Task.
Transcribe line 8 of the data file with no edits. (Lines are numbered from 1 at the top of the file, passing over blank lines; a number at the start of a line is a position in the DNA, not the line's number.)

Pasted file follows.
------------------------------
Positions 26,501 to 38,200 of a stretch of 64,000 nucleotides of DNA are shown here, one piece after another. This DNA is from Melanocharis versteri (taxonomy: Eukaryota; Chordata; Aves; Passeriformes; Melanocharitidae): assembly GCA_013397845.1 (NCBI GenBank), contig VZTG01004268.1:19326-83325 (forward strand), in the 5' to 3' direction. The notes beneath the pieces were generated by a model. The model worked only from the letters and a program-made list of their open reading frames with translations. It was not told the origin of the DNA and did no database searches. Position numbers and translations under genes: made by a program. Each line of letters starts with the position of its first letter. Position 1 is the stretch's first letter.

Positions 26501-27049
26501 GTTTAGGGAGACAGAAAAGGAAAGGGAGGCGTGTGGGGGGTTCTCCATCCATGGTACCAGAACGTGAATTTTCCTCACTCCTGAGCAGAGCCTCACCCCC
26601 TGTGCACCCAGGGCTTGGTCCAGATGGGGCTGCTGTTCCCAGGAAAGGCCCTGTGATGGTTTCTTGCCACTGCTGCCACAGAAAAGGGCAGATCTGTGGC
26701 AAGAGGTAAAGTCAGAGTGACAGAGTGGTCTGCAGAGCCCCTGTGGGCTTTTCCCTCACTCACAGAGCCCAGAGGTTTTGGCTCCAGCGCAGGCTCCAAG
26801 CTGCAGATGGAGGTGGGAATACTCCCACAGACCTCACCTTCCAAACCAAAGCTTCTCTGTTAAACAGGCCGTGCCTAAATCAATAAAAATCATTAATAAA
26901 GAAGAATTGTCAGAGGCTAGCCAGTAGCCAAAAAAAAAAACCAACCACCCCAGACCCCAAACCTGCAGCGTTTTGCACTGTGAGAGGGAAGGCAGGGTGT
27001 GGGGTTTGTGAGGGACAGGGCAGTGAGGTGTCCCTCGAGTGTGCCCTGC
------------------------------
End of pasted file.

27001 GGGGTTTGTGAGGGACAGGGCAGTGAGGTGTCCCTCGAGTGTGCCCTGC